ORIGINAL RESEARCH article
Access to Adolescent Pregnancy Prevention Information and Services in Ghana: A Community-Based Case-Control Study
- 1Faculty of Health, The Australian Centre for Public and Population Health Research (ACPPHR), University of Technology Sydney, Sydney, NSW, Australia
- 2Department of Health, Physical Education and Recreation, University of Cape Coast, Cape Coast, Ghana
- 3Neurocognition and Action-Biomechanics-Research Group, Faculty of Psychology and Sport Sciences, Bielefeld University, Bielefeld, Germany
- 4Department of Population and Health, University of Cape Coast, Cape Coast, Ghana
Background: Pregnancy among girls 10–19 years remains a challenge that requires critical resolution all over the world. Despite this worrying sexual phenomenon, research pertaining to prevention information and related services in Sub-Saharan nations like Ghana is sparse. This study sought to determine the influence of access to pregnancy prevention information and services on adolescent pregnancy in the Komenda-Edina-Eguafo-Abrem Municipality in the Central Region of Ghana.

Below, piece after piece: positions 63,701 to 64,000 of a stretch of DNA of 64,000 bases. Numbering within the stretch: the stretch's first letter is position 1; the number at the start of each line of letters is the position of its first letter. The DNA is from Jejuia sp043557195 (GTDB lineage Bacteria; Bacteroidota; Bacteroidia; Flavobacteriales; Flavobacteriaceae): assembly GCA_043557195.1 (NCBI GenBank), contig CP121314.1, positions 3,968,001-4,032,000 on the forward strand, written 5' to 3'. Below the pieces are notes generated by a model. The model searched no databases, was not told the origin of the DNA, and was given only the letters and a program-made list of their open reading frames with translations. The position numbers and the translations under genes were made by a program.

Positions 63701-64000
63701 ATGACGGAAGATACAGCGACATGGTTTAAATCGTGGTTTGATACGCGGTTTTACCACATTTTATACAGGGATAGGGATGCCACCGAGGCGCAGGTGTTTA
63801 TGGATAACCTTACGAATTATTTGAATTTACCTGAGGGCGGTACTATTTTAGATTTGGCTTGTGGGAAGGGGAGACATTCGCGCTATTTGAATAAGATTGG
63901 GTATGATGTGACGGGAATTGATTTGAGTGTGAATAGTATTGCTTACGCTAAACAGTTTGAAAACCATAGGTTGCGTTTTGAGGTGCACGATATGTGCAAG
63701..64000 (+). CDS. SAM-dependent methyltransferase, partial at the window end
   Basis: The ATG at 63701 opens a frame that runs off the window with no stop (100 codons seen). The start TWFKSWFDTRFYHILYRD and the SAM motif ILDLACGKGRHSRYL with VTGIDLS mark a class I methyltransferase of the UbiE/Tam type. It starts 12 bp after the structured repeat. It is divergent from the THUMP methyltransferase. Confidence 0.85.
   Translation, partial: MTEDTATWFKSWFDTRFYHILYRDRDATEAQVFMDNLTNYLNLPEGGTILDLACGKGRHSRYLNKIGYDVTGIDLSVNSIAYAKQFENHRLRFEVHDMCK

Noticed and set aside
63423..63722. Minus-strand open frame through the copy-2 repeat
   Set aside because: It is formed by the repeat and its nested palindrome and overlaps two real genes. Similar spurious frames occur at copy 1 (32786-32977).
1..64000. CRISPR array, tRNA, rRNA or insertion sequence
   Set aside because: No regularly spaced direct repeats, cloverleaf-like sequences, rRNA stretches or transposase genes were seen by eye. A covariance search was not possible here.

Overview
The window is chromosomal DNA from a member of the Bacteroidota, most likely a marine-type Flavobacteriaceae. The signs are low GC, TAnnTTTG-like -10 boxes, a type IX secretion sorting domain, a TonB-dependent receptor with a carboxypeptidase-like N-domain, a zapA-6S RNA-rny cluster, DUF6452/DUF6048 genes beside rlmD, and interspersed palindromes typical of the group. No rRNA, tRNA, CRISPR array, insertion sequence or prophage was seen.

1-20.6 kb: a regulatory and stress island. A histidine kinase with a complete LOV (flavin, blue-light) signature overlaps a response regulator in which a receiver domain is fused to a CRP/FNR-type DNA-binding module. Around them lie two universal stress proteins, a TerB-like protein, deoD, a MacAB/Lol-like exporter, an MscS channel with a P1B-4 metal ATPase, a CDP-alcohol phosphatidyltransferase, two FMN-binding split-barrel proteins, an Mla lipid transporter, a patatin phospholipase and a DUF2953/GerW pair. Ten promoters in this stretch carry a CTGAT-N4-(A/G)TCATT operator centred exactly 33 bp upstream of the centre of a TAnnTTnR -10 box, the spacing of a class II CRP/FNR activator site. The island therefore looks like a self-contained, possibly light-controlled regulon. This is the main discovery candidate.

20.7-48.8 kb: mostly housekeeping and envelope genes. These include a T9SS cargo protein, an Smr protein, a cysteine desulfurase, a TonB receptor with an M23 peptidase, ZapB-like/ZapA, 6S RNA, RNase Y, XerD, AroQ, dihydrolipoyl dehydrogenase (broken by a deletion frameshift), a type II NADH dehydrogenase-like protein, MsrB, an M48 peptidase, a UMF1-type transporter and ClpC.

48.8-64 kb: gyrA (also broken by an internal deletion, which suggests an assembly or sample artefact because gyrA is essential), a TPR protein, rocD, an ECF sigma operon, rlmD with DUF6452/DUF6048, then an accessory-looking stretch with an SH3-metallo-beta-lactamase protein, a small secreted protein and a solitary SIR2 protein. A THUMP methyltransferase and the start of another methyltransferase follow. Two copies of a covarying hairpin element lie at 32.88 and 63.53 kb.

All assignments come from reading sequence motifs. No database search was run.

Methods and Results: Adopting a matched case-control research design with a 1:1 mapping, female adolescents aged between 15 and 19 years in the KEEA Municipality were selected using a facility based sampling technique. Results from both bivariate and multivariate analyses revealed that non-pregnant adolescents were about two times more likely to have access to pregnancy prevention information from health workers compared to pregnant adolescents [OR = 0.57, 95% CI = (0.33–0.96), p = 0.036]. Likewise, pregnant adolescents were five times more likely to have access to pregnancy prevention information from media compared to non-pregnant adolescents [OR = 5.44, 95% CI = (2.64–11.23), p = 0.000]. Additionally, non-pregnant adolescents were two times more likely to receive information on pregnancy prevention from school compared to pregnant adolescents [OR = 0.48, 95% CI = (0.28–0.81), p = 0.006].